"There's nothing not complicated about being Indian:" American Indian student experiences in a mainstream middle school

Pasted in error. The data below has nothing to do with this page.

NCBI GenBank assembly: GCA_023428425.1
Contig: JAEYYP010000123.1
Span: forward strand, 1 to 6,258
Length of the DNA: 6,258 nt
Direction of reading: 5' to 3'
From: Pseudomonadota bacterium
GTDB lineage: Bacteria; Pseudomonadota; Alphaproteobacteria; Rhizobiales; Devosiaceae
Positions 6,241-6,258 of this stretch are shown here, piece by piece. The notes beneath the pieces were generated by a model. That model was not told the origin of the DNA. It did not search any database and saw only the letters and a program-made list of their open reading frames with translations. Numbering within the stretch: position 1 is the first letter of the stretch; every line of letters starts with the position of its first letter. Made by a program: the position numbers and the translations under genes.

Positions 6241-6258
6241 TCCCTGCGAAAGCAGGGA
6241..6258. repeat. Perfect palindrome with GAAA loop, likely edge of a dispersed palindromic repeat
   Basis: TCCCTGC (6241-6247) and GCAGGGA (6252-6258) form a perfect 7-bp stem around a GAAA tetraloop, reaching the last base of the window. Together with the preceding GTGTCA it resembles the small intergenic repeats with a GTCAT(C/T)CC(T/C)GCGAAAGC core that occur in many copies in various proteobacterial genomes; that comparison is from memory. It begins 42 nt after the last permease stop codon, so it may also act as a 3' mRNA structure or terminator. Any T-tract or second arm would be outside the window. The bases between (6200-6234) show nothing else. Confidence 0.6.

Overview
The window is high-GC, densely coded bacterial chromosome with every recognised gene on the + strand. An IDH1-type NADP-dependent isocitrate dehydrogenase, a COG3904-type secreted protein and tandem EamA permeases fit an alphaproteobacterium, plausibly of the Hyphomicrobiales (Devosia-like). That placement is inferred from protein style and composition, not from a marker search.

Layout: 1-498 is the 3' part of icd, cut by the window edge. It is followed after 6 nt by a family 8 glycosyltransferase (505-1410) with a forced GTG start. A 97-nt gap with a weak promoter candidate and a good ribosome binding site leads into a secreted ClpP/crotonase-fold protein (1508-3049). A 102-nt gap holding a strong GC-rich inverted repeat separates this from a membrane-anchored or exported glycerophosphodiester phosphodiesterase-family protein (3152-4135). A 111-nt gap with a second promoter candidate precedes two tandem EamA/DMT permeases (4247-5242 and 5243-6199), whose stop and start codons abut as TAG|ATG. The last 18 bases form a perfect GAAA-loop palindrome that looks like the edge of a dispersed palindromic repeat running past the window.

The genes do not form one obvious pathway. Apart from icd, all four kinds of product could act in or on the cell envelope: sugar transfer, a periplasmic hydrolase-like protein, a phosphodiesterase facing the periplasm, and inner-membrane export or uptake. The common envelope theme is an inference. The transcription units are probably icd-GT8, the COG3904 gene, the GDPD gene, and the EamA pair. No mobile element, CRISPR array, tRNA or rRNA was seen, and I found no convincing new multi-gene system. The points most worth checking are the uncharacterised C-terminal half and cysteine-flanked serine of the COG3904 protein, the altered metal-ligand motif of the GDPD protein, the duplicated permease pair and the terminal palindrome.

This dissertation is a qualitative case study of the experiences of American Indian students attending a mainstream middle school. Presented as a set of three independent, but closely related articles, this research offers insight into several different phenomena experienced by American Indian students. In the first article, I present my findings on how American Indian students experience the social and intellectual environment of school. In this study, I found that American Indian students must make choices--engage in behaviors that go against their cultural background in order to be successful, or continue to engage in their cultural behaviors and risk marginalization in the classroom. The second article addresses some of the tensions that exist in the call for more culturally responsive schooling by studying the curriculum and teacher pedagogy of an eighth grade social studies class. Following work on TribalCrit, I focus primarily on the ways in which the concepts of race, culture and colonialism are treated in the curriculum. I found that not only does the curriculum fail to address these concepts adequately, the current curriculum reinforces notions of colonialism and White supremacy, thereby normalizing Whiteness, and presenting any perspective outside Whiteness as the "Other." The third article is a reflection on the theoretical lenses researchers have historically used when studying American Indian education and the broader purpose(s) of conducting research in American Indian communities. This article advances the argument that to counter the educational debt incurred by American Indian students we need purposeful research in American Indian communities that demonstrates a commitment to methodologies and methods rooted in American Indian knowledge and praxis and theoretical approaches that align with American Indian philosophies and worldviews. When read together, these articles highlight elements missing from the conversation on American Indian education research. Too often research with American Indian students occurs at tribally controlled schools, despite the fact that over 90% of American Indian students attend mainstream public schools. This study is my contribution to the goal of increasing equity in education for American Indian young people. My research suggests that while oppressive practices toward American Indians students continue to occur, educators have power to disrupt the practices that inhibit American Indian students from participating equally in the school environment.